William Gallas has talked to FourFourTwo about his time in London, at Arsenal, Tottenham and Chelsea and losing the Arsenal captaincy.
The French defender, now retired, spent a total of 12 years in the English capital. The first five of these were spent at Chelsea, and were undoubtedly the most successful. He then spent four years with the Gunners and three with Spurs before he moved all the way to Australia and Perth Glory FC.
He was no stranger to controversy, as you probably could have guessed from that first paragraph. There are few uncontroversial moves between Arsenal and Spurs, or Arsenal and Chelsea for that matter.
Gallas was made Arsenal captain in 2007, however, until the armband was taken away because he criticised his teammates. He moved to Spurs on a free.
Gallas spoke to this month’s edition of FourFourTwo about the decision to take the captaincy away from him, saying: “I felt it wasn’t very fair at the time, but in hindsight it was the best thing to do.
“Maybe the manager thought there was a bit too much pressure on my shoulders and I was being too passionate about my role as a captain. It happened after I’d given an interview in which my words about dressing room unrest got twisted and I was portrayed as a bad captain.”
No wonder then, that despite the captaincy, he didn’t pick his time at Arsenal as the favourite years of his career. That honour went to Chelsea, as Gallas told FourFourTwo in another article last month: “I liked all three, but maybe Chelsea was the most special time for me. It was my first club abroad and I had a great time there, winning a few trophies as well.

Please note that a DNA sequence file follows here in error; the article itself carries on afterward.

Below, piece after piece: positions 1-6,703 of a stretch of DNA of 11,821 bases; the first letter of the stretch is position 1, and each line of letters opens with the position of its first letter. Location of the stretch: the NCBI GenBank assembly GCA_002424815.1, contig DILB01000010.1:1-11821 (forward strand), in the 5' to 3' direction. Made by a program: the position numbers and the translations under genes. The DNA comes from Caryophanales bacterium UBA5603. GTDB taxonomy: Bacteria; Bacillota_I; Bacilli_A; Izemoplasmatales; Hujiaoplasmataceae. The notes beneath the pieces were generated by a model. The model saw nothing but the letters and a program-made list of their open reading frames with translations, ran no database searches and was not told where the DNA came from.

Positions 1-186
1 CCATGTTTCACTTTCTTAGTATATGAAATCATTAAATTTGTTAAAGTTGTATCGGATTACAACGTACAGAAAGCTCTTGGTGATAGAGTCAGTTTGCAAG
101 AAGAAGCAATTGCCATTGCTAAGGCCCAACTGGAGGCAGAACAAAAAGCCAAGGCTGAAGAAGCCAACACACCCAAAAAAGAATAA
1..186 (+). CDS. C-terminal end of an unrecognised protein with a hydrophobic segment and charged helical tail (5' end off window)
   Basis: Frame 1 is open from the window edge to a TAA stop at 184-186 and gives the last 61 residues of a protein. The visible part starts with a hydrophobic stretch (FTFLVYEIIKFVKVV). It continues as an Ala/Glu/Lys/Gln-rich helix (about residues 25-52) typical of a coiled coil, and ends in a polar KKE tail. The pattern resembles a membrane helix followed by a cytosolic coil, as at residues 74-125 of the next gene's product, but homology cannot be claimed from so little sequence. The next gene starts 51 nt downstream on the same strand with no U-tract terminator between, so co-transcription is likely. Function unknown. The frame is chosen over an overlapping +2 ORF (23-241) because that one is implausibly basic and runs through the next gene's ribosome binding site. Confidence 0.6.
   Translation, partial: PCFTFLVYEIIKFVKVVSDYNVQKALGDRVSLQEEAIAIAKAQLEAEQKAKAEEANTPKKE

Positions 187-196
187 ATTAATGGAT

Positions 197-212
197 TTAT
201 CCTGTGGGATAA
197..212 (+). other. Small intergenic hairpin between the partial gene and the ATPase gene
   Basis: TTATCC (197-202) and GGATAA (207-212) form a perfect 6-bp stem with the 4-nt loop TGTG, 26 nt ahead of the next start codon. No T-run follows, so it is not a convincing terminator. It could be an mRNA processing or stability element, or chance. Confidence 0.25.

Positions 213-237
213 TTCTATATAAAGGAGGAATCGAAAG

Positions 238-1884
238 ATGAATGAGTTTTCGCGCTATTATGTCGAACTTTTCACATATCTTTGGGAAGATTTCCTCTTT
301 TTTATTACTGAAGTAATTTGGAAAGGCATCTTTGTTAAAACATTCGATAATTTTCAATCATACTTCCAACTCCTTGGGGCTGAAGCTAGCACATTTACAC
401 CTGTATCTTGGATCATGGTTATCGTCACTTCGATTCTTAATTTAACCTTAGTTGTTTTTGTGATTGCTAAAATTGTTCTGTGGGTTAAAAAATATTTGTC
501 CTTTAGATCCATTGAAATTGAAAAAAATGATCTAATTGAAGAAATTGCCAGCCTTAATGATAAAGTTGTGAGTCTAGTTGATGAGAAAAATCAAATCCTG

“And it was there that I first started my international career as well. When you are playing for a big club you expect to lift trophies. When I won the Premier League with Chelsea I felt like the King of England”
When asked about why Chelsea won the league when Arsenal couldn’t, Gallas pointed to age and experience as the defining factors, saying: “You need experienced players who have got the right personality. The average age of the Chelsea team I played in was higher than it was at Arsenal.
“It makes a difference, and that’s maybe still the case with the two clubs even now. The game isn’t just about being able to play nice football, it’s also about being prepared to fight.”
Gallas’ most famous moment in an Arsenal shirt was probably an altercation with the crowd after that 2-2 draw against Birmingham in which Eduardo broke his leg. The defender proceeded to attempt a one-man sit-down protest at the end of the game.
Most fans are probably happier now, having a captain with a little more sense in Per Mertesacker. But Gallas’ misadventures were certainly entertaining if nothing else.